Russia’s pulling the plug on space cooperation. Should the world be worried?

Russia appeared to launch its standoff with the West to new heights this week by announcing that it will pull out of the International Space Station (ISS) by 2024 and build its own space lab.

While the decision wasn’t a total surprise, its timing—as tensions flare over the Kremlin’s invasion of Ukraine—raises questions about the future of partnership and security in an erstwhile apolitical domain.

So we reached out to Christopher Mulder, a former US Air Force fellow at the Council’s Scowcroft Center for Strategy and Security, and Mir Sadat, a nonresident senior fellow at the Scowcroft Center’s Forward Defense practice, to find out more about Moscow’s extraplanetary plans.

Haven’t Russia and the international community cooperated in space for decades? What’s the significance of this decision?

That’s right. Russia and the United States’ joint involvement in space goes back to the early 1990s, soon after the dissolution of the Soviet Union. In recent years, there has been some uncertainty as to how long the ISS would remain operational. Russia even announced as far back as 2015 that it would depart the ISS program in 2024; this most recent announcement is convenient strategic messaging on its part and isn’t necessarily surprising.


We mustn’t mirror our values on others who do not share our views on sustaining the environment, the dignity of human rights, and the upholding of democracy. Russia’s decision is a wake-up call for everyone who continues to cling to the idea that space is being used only for peaceful purposes. The United States’ strategic competitor does not view space only as a diplomatic instrument of national power. Russia is effectively ending a very successful diplomatic endeavor built on the progress and expansion of humanity. The US Department of Defense realized this unfortunate evolution about six years ago, when it recognized space as another warfighting domain.


Russia says it’s planning to build its own outpost. What should we expect that to look like?

In that same 2015 announcement, Russia stated that it would detach the ISS modules it maintains and operates to create its own outpost in low-Earth orbit to meet its national space objectives. But whether Russia will actually request to detach its ISS modules is unknown at this time. Generally, Russia is well-versed in space-station operations; it operated its own, Mir, from 1986 until it was decommissioned in 2001. Most likely, Russia will go all in on its planned International Lunar Research Station with China.


Russia is expected to launch the first module of its proposed new space station sometime between 2025 and 2030. Other modules, yet to be produced, will likely be launched between 2030 and 2035. But their current Soyuz spacecraft does not have the capability to reach China’s Tiangong space station; therefore, between 2024 and at least 2035, Russia cedes the capacity to put humans in low-Earth orbit. This vulnerability effectively undermines Russia as a space superpower because it seems increasingly likely that they would be a follower, rather than a leader, in space at least for the next decade.


International cooperation seemed to be the standard for space exploration. What would a separate Russian space station mean for its future? 

To accomplish anything truly meaningful in space, partnerships are required. In Russia’s case, it is clearly moving away from accepted standards of behavior and further away from the West (as seen in the current conflict with Ukraine). The ISS may be the last mutually beneficial area in which Russia and the United States collaborate for the foreseeable future. Its decision to partner with China in space is also a clear signal that it will continue to diverge from the West. As Russia and China build upon their partnership in space, the United States needs to also leverage its vast partnerships, resourcefulness, competitiveness, and innovative spirit to advance its own interests there.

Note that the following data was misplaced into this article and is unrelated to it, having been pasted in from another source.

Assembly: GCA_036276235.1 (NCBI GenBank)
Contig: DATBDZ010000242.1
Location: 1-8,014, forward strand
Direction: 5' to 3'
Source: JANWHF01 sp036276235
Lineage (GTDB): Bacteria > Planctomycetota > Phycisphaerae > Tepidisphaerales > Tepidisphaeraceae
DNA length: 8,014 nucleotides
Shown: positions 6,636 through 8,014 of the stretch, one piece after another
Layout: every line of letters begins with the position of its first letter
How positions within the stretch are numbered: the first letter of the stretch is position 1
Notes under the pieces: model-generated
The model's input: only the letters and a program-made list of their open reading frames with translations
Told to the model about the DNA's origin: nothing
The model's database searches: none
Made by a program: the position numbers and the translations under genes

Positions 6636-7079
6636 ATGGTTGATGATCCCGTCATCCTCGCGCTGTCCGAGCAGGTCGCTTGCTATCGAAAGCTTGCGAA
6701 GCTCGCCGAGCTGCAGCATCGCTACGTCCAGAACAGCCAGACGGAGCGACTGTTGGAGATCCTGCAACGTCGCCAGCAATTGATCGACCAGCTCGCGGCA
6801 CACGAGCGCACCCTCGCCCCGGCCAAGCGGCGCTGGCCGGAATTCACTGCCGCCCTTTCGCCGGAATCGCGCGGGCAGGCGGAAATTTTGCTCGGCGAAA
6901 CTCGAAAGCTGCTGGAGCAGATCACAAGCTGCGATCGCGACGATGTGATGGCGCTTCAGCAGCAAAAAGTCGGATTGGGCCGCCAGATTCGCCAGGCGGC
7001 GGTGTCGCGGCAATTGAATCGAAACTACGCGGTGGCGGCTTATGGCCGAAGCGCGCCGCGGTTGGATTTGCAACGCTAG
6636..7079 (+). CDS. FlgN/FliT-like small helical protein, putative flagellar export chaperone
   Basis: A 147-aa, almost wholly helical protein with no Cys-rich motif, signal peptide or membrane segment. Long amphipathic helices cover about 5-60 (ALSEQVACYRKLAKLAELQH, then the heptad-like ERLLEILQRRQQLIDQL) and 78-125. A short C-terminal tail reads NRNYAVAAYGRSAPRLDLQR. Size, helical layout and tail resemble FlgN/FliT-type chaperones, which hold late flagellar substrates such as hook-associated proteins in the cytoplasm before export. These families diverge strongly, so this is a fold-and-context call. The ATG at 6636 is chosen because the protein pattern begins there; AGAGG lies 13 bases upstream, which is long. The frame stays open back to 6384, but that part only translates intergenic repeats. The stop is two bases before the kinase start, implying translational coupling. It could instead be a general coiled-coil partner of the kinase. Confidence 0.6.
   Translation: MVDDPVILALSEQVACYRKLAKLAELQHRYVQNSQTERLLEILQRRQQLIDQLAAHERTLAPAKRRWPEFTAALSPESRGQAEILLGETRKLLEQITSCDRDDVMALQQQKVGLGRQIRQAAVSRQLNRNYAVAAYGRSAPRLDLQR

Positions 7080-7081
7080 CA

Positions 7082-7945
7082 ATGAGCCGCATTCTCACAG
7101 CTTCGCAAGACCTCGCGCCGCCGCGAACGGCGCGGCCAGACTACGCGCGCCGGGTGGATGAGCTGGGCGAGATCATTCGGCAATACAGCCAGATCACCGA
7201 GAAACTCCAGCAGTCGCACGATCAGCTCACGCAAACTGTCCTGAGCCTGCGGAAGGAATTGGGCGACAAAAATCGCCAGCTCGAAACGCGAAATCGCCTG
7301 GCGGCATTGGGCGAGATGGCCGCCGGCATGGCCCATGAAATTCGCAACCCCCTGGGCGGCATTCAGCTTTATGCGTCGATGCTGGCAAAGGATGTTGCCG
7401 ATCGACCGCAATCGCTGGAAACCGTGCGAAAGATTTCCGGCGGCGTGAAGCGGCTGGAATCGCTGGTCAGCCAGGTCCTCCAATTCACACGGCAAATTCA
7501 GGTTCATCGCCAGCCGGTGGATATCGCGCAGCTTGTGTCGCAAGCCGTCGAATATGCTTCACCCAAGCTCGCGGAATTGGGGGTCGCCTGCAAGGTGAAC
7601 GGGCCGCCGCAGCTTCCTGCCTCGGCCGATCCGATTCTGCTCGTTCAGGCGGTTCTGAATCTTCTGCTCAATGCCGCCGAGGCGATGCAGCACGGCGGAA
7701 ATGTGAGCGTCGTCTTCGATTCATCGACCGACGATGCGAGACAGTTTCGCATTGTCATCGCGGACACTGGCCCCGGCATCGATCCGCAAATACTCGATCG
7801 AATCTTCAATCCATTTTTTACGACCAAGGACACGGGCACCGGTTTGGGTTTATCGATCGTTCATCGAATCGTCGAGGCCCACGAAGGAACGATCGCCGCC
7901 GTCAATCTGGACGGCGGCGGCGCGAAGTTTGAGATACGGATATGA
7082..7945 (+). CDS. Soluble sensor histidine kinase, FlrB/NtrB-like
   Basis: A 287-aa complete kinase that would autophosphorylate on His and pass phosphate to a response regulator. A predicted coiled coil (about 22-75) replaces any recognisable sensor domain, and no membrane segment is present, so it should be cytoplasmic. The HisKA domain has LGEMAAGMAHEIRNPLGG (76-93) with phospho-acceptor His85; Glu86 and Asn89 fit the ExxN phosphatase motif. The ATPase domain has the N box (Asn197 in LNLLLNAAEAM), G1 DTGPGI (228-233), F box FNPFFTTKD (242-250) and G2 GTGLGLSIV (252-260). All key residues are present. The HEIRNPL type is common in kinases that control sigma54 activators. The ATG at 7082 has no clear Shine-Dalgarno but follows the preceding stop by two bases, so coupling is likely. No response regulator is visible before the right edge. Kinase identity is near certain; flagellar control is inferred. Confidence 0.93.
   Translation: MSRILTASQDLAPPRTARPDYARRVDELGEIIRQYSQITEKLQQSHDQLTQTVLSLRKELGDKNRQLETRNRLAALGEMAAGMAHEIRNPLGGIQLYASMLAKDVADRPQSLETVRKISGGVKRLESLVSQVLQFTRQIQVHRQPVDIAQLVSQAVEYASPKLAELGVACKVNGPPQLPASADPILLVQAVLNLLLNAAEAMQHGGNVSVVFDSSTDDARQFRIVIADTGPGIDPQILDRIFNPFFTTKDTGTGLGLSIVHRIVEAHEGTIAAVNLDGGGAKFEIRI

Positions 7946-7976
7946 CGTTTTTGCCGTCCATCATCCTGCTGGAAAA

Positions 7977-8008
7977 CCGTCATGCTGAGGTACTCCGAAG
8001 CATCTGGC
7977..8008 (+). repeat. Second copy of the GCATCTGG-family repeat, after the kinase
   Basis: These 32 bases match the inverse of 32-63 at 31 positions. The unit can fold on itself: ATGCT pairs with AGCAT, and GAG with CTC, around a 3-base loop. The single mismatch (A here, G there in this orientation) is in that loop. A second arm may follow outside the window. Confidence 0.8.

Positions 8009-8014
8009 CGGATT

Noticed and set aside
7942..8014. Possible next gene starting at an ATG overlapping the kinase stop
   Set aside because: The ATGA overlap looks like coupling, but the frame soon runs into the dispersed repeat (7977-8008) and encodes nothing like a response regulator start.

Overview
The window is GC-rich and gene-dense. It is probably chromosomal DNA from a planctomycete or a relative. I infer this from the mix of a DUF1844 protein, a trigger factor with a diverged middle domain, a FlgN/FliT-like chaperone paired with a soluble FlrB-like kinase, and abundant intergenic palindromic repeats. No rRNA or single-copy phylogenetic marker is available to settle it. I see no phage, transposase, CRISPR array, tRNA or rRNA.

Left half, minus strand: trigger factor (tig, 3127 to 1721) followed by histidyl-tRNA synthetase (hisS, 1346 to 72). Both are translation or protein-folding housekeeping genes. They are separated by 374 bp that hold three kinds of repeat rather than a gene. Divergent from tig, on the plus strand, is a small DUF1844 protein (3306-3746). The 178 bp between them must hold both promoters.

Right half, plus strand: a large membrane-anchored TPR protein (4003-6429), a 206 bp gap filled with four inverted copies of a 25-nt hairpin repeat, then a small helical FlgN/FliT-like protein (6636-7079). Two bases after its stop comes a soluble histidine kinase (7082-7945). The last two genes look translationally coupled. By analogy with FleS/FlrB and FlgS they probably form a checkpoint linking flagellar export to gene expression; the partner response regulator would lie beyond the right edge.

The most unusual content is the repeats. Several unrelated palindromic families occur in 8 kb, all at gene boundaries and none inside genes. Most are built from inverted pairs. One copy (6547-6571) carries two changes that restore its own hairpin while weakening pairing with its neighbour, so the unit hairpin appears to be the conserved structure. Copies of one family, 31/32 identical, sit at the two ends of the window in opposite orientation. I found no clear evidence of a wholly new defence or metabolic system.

The environment in space is dangerous to all humans, which is why international cooperation is vital to human presence there. Whether or not Russia remains committed to operating its own station, its behavior has already raised concerns for human sustainability and security in space: Its reckless November 2021 anti-satellite test threatened the lives of even its own cosmonauts. The United States has invited spacefaring nations to participate in NASA’s Artemis program to explore the moon, and has repeatedly committed itself to the ISS. If Russia’s space-station ambitions are realized, it would not have a functional station until the mid-2030s. In the intervening period, cosmonauts might need to rely on rides to China’s Tiangong space station to maintain their human presence in low-Earth orbit. But Russia may also be growing tired of just floating around in low-Earth orbit; this is probably why it plans to tag along with China as it aims to establish a permanent research station at the lunar south pole.


What about when it comes to defense: Should Russia’s decision spark any security concerns?

The United States has already determined that space is a warfighting domain. Russia’s departure from the ISS may serve to clarify Russia’s intent. As when any partnership or relationship degrades, one can expect to see increased tension and stress in that area—outer space in this case.


Russia’s decision to withdraw highlights how peace and diplomacy in space is not a priority—just as they have exhibited by their “evil empire” strategy and tactics in Ukraine, Syria, on the high seas, and their trolling of US satellites in space. Russia has a higher threshold of acceptance for risk than the United States and our space partners.


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